She also said that 39 cases of confirmed noncitizen registrants put forward by the state were not substantial “when compared to the total number of registered voters, the total number of noncitizens in Kansas, or the number of applicants on the suspense/cancellation list as of March 2016.”

“Defendant insists that these numbers are just ‘the tip of the iceberg.’ This trial was his opportunity to produce credible evidence of that iceberg, but he failed to do so,” Robinson said.

The second part of the appeals court’s test was whether “‘nothing less than DPOC is sufficient to meet’ Kansas’s NVRA eligibility-assessment and registration duties,” Robinson wrote. Robinson cited arguments by the challengers that better training would be sufficient to cut down on non-citizens inadvertently being registered to vote, as well as to testimony by the challengers’ experts that many of the non-citizen registrations cited by the state appeared to have been due to administrative error.

“If most noncitizen registrations are due to mistake or administrative error, as opposed to intentional fraud, that fact shapes the best method for enforcing the citizenship requirement,” Robsinson said, later arguing that “More consistent, centralized training for county clerks” would be a ” less burdensome way,” among others discussed in the case, “to ensure to the best of their abilities that noncitizens do not inadvertently end up on the voter rolls.”

Kobach indicated during the proceedings that he would appeal a district court loss to the appeals court, and to the Supreme Court if necessary.

Robinson’s decision recounted the number of procedural issues Kobach and his legal team ran into over the course of the proceedings, which included his failed attempt to introduce new internal state voter registration statistics on the eve of the trial, instead of during the typical discovery process, as well as a rules he broke in introducing various witness testimonies.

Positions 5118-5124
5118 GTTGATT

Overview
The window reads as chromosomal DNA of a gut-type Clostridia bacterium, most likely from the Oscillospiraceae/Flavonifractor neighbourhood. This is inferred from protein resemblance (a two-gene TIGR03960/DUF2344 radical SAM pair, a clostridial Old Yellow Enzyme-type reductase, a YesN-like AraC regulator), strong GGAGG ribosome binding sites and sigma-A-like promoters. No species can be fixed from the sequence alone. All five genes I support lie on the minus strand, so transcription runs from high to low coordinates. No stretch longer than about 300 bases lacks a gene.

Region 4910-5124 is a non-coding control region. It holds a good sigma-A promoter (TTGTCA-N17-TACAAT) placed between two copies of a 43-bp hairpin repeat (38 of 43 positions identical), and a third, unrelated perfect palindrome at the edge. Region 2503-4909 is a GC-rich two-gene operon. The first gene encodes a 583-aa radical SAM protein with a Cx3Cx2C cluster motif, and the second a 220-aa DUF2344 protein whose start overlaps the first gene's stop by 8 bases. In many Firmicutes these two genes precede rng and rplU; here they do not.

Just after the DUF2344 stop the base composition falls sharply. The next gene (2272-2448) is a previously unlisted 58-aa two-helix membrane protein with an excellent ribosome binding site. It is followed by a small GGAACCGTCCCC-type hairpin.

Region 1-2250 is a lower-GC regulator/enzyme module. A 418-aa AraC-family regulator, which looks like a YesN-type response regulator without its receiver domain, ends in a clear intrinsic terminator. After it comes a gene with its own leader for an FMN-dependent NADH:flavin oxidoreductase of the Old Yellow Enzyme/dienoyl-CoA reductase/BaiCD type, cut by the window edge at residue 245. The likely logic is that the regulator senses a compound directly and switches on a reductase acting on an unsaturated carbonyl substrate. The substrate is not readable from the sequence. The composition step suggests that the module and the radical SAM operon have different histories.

She said that Kobach showed “a pattern and practice” of “flaunting disclosure and discovery rules that are designed to prevent prejudice and surprise at
trial,” prompting her to impose sanctions on him — specifically six hours of legal education, beyond those required by his law license, focusing on trial procedure.

“It is not clear to the Court whether Defendant repeatedly failed to meet his disclosure obligations intentionally or due to his unfamiliarity with the federal rules. Therefore, the Court finds that an additional sanction is appropriate in the form of Continuing Legal Education,” she said. “Defendant chose to represent his own office in this matter, and as such, had a duty to familiarize himself with the governing rules of procedure, and to ensure as the lead attorney on this case that his discovery obligations were satisfied despite his many duties as a busy public servant. ”

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The Supreme Court on Monday punted on two major redistricting cases that voting-rights advocates hoped would lead to limits on partisan gerrymandering. In two cases coming out of Maryland and Wisconsin, SCOTUS handed down unanimous decisions on procedural issues, letting the court side-step the bigger questions. Gerrymandering foes hope that other, future cases will give the court another opportunity to rein in extreme partisan gerrymandering.

Kentucky, last Monday, settled a lawsuit brought by the conservative group Judicial Watch after the Justice Department intervened as well, according to court documents. Judicial Watch — and later, the Justice Department — had accused Kentucky of violating the National Voter Registration Act by not purging its voter rolls aggressively enough. Under the proposed agreement filed in court last week, Kentucky agreed to use certain protocols, in accordance with state law, to determine if voters on its rolls were no longer eligible to vote because they had moved. The state will specifically be using the U.S. postal service change of address database, as well as the Electronic Registration Information Center system (ERIC), an interstate voter registration database that uses driver’s license data to search for duplicate registrations. Both systems are fairly standard across states. The state has not agreed to use the aggressive approach used in Ohio that was given the green light by the Supreme Court last week.